Based on a normalized effective tax rate of 38.0% (39.0% prior to the Kelway acquisition), except for the non-cash equity-based compensation from our equity investment and the gain resulting from the remeasurement of our previously held 35% equity investment to fair value upon the completion of the acquisition of Kelway, which were tax effected at a rate of 35.4%. The aggregate adjustment for income taxes also includes a $4.0 million deferred tax benefit recorded during the year ended December 31, 2015 as a result of a tax rate reduction in the United Kingdom and additional tax expense during the year ended December 31, 2015 of $3.3 million as a result of recording withholding tax on the unremitted earnings of our Canadian subsidiary. Additionally, note that certain acquisition costs are non-deductible.
(7)
Includes the impact of consolidating five months for the year ended December 31, 2015 of Kelway's financial results.
Adjusted EBITDA
Adjusted EBITDA was $1,018.5 million for the year ended December 31, 2015, an increase of $111.5 million, or 12.3%, compared to $907.0 million for the year ended December 31, 2014. As a percentage of Net sales, Adjusted EBITDA was 7.8% and 7.5% for the years ended December 31, 2015 and 2014, respectively.

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Years Ended December 31,
(in millions)
 
2015
 
Percentage of
Net Sales
 
2014
 
Percentage of
Net Sales
Net income
 
$
403.1

 
 
 
$
244.9

 
 
Depreciation and amortization
 
227.4

 
 
 
207.9

 
 
Income tax expense
 
243.9

 
 
 
142.8

 
 
Interest expense, net
 
159.5

 
 
 
197.3

 
 
EBITDA
 
1,033.9

 
8.0%
 
792.9

 
6.6%
 
 
 
 
 
 
 
 
 
Adjustments:
 
 
 
 
 
 
 
 
Non-cash equity-based compensation
 
31.2

 
 
 
16.4

 
 
Net loss on extinguishments of long-term debt
 
24.3

 
 
 
90.7

 
 
Loss (income) from equity investments(1)
 
10.1

 
 
 
(2.2
)
 
 
Acquisition and integration expenses(2)
 
10.2

 
 
 

 
 
Gain on remeasurement of equity investment(3)
 
(98.1
)
 
 
 

 
 
Other adjustments(4)
 
6.9

 
 
 
9.2

 
 
Total adjustments
 
(15.4
)
 
 
 
114.1

 
 
 
 
 
 
 
 
 
 
 
Adjusted EBITDA(5)
 
$
1,018.5

 
7.8%
 
$
907.0

 
7.5%
(1)
Represents our share of net (income) loss from our equity investments. Our share of Kelway's net loss includes our 35% share of an expense related to certain equity awards granted by one of the sellers to Kelway coworkers in July 2015 prior to the acquisition.
(2)
Primarily includes expenses related to the acquisition of Kelway.
(3)
Represents the gain resulting from the remeasurement of our previously held 35% equity investment to fair value upon the completion of the acquisition of Kelway.
(4)
Primarily includes certain historical retention costs, unusual, non-recurring litigation matters, secondary-offering-related expenses and expenses related to the consolidation of office locations north of Chicago.
(5)
Includes the impact of consolidating five months for the year ended December 31, 2015 of Kelway's financial results.
Organic net sales growth and organic net sales growth on constant currency basis
Organic net sales, which excludes the impact of the acquisition of Kelway, increased $563.5 million, or 4.7%, to $12,638.0 million for the year ended December 31, 2015, compared to $12,074.5 million for the year ended December 31, 2014. Organic net sales on a constant currency basis, which excludes the impact of foreign currency translation, for the year ended December 31, 2015 increased $635.0 million, or 5.3%, to $12,638.0 million, compared to $12,003.0 million for the year ended December 31, 2014.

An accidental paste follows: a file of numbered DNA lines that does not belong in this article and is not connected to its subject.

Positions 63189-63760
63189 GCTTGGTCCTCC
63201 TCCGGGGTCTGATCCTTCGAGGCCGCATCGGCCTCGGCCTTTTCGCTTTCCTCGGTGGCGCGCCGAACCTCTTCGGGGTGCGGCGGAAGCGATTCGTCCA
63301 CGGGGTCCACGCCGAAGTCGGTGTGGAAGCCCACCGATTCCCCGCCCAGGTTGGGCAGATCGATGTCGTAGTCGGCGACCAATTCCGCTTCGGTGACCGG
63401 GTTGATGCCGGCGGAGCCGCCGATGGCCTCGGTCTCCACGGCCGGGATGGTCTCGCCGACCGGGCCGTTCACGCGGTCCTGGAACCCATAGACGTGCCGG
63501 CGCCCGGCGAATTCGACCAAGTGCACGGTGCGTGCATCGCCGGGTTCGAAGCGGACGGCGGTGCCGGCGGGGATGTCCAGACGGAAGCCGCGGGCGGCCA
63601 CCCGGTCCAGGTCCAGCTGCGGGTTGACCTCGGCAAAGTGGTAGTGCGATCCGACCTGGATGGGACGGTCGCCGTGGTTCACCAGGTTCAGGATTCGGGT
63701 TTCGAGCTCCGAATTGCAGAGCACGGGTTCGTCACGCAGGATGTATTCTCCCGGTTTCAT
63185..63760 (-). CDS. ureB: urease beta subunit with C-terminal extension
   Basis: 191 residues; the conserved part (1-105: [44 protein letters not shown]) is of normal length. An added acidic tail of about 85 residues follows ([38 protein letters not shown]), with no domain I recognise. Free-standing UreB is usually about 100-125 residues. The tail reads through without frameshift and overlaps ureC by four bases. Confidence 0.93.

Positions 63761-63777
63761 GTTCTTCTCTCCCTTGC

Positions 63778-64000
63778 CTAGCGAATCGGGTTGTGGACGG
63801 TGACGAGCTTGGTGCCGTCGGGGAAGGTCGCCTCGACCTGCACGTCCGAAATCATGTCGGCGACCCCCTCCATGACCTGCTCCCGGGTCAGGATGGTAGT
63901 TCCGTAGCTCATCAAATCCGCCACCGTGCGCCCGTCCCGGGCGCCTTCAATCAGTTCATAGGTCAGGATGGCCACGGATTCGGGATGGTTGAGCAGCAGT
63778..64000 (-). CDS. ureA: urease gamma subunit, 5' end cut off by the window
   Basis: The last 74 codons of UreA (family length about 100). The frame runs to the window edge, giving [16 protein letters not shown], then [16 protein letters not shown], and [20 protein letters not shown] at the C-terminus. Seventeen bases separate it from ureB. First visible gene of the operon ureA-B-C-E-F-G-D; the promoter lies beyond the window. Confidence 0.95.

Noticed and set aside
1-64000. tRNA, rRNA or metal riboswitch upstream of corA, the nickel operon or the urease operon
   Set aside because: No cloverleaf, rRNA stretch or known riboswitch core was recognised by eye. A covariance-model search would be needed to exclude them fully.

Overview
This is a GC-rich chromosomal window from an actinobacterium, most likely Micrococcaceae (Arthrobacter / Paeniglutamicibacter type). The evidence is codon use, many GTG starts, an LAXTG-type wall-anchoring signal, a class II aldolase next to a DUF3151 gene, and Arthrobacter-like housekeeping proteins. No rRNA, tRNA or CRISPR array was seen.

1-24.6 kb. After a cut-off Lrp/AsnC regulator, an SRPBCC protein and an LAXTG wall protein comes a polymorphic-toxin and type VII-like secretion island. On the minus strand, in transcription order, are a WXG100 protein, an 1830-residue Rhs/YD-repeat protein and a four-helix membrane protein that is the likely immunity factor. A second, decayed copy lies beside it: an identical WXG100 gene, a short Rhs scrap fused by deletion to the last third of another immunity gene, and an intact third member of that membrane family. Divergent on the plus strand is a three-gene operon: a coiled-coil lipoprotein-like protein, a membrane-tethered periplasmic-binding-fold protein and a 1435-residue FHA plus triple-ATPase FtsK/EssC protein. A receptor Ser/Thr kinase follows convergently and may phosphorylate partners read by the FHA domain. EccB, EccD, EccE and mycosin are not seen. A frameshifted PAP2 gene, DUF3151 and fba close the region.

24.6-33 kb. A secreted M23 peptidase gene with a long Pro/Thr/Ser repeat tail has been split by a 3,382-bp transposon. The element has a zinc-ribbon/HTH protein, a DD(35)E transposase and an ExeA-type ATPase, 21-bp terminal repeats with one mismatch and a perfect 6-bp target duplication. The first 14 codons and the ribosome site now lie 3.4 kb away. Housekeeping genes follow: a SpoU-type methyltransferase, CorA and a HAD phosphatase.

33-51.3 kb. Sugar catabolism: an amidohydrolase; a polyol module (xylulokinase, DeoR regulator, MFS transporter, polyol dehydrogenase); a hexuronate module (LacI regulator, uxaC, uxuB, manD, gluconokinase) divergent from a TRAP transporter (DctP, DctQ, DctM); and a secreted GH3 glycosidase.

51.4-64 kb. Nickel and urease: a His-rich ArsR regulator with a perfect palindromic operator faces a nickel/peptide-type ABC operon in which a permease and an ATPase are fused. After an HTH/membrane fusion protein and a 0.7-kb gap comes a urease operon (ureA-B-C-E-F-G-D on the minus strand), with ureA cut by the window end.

Years Ended December 31,
 
 
(in millions)
 
2015
 
2014
 
% Change
Net sales, as reported
 
$
12,988.7

 
$
12,074.5

 
7.6
%
Impact of acquisition (1)
 
(350.7
)
 

 
 
Organic net sales
 
$
12,638.0

 
$
12,074.5

 
4.7
%
Foreign currency translation (2)
 

 
(71.5
)
 
 
Organic net sales, on a constant currency basis
 
$
12,638.0

 
$
12,003.0

 
5.3
%
(1)
Represents five months for the year ended December 31, 2015 of Kelway's financial results.
(2)
Represents the effect of translating the prior year results of our Canadian subsidiary at the average exchange rates applicable in the current year.


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Year Ended December 31, 2014 Compared to Year Ended December 31, 2013
Results of operations, in dollars and as a percentage of net sales, for the years ended December 31, 2014 and 2013 are as follows:
 
 
Year Ended December 31, 2014
 
Year Ended December 31, 2013
 
 
Dollars in
Millions
 
Percentage of
Net Sales
 
Dollars in
Millions
 
Percentage of
Net Sales
Net sales
 
$
12,074.5

 
100.0
 %
 
$
10,768.6

 
100.0
 %
Cost of sales
 
10,153.2

 
84.1

 
9,008.3

 
83.7

Gross profit
 
1,921.3

 
15.9

 
1,760.3

 
16.3

Selling and administrative expenses
 
1,110.3

 
9.2

 
1,120.9

 
10.4

Advertising expense
 
138.0

 
1.1

 
130.8

 
1.2

Income from operations
 
673.0

 
5.6

 
508.6

 
4.7

Interest expense, net
 
(197.3
)
 
(1.6
)
 
(250.1
)
 
(2.3
)
Net loss on extinguishments of long-term debt
 
(90.7
)
 
(0.8
)
 
(64.0
)
 
(0.6
)
Other income, net
 
2.7

 

 
1.0

 

Income before income taxes
 
387.7

 
3.2

 
195.5

 
1.8

Income tax expense
 
(142.8
)
 
(1.2
)
 
(62.7
)
 
(0.6
)
Net income
 
$
244.9

 
2.0
 %
 
$
132.8

 
1.2
 %
Net sales
Net sales by segment, in dollars and as a percentage of total Net sales, and the year-over-year dollar and percentage change in Net sales for the years ended December 31, 2014 and 2013 are as follows:
 
 
Years Ended December 31,
 
 
 
 
 
 
2014
 
2013
 
 
 
 
(dollars in millions)
 
Net Sales
 
Percentage
of Total Net sales
 
Net Sales
 
Percentage
of Total Net Sales
 
Dollar
Change
 
Percent
Change (1)
Corporate:
 
 
 
 
 
 
 
 
 
 
 
 
Medium / Large
 
$
5,485.4

 
45.4
%